Beef, chicken drive gains for Tyson

by Monica Watrous
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SPRINGDALE, ARK. — Higher chicken and beef sales and operational improvements contributed to a solid first quarter for Tyson Foods, Inc.

For the quarter ended Dec. 28, 2013, net income attributable to Tyson Foods increased 47% to $254 million, equal to 76c per share on the common stock, up from $173 million, or 50c per share, during the same quarter of the previous year.

“I’m very pleased with our strong first-quarter results, and I’m confident in my expectations for the full year,” said Donnie Smith, president and chief executive officer. “We’re growing sales and earnings and executing our strategy — including making our third prepared foods acquisition in less than a year — while reinvesting in our existing businesses and buying back shares.”

Sales for the quarter rose 4.7% to $8,761 million from $8,366 million during the prior-year period.

Operating income for the chicken segment soared to $225 million, up 51% from $111 million last year, driven by increased sales volume, operational improvements and lower feed ingredient costs that offset losses in international operations and a decreased average sales price. Sales for the segment increased 2% to $2,981 million from $2,920 million during the prior-year period.

For the beef segment, demand drove higher sales volumes to lift operating income to $58 million, up 26% from $46 million last year, which also reflected improved operational execution, less volatility in live cattle markets and improved export markets and partially offset increased operating costs. Sales of beef climbed 7% to $3,734 million from $3,485 million in the first quarter of last year.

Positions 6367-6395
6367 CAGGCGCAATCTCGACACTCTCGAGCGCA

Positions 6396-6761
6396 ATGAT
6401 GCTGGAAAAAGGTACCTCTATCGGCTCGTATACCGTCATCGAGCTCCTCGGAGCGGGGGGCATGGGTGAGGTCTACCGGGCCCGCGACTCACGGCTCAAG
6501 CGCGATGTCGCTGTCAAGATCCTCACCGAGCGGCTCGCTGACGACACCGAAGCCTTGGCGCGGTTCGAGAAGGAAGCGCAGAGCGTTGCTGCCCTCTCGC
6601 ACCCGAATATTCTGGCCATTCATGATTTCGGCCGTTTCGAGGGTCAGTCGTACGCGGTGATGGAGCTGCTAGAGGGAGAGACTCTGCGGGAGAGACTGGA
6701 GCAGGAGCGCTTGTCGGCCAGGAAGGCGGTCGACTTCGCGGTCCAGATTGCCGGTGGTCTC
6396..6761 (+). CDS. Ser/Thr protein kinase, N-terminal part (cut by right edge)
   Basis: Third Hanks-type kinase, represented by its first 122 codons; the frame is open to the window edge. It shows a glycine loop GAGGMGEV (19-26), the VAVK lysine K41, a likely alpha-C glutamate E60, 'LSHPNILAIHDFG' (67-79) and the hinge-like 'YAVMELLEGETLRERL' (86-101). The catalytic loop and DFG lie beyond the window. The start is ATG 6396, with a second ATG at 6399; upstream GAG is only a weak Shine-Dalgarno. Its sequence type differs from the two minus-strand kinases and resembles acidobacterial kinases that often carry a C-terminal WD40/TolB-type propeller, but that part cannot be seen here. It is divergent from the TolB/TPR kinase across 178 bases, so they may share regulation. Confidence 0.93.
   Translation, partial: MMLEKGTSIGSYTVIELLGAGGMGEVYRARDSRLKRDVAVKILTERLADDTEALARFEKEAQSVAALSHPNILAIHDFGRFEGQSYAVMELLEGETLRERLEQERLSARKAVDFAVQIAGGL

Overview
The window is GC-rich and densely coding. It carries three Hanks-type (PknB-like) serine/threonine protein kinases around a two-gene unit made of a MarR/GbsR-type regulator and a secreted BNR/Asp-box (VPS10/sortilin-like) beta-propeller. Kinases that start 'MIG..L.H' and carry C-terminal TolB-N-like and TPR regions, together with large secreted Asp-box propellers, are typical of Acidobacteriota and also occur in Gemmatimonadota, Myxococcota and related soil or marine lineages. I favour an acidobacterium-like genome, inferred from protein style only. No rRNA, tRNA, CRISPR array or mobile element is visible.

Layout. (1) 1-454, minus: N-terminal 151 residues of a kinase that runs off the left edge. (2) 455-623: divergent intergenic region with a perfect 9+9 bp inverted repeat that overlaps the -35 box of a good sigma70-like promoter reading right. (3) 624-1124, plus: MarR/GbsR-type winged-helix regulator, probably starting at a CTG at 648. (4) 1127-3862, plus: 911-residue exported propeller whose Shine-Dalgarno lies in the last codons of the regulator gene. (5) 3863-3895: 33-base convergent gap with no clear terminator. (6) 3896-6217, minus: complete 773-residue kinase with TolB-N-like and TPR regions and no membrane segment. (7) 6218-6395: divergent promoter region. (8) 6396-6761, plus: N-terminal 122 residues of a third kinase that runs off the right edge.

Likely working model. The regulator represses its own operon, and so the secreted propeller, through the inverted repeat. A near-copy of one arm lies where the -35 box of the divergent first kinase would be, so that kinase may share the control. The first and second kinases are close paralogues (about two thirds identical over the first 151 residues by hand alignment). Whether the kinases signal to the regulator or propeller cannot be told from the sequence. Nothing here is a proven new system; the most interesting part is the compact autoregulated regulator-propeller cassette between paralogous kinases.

Operating income for the pork segment slipped 3.2% to $121 million from $125 million on decreased sales volumes as a result of supply-and-demand imbalance from increased consumer demand and reduced exports. Average sales price increased with mix changes and lower total hog supplies, nudging sales up 4.5% to $1,424 million from $1,363 million.

Prepared foods income dropped 52% to $16 million from $33 million, despite increases in sales volumes and average sales prices, as Tyson incurred higher raw material and other input costs, as well as costs associated with investments in its lunchmeat business and growth platforms. Improved demand and incremental volumes from acquisitions drove sales up 7.8% to $907 million from $841 million last year.

Looking ahead, the company expects overall domestic protein production to increase approximately 1% from year-ago levels on lower input costs from increased grain supplies.  

“We’re in a position any company wants to be in, which is being able to make deliberate, long-term decisions to create shareholder value,” Mr. Smith said. “But we’re maintaining our sense of urgency, our flexibility and our opportunistic mindset. We’re generating momentum that will take us into 2015, 2016 and beyond.”
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READER COMMENTS (1)

By Miss C 2/2/2014 11:59:51 AM
How jobs and lives are you ruining to make it to the top?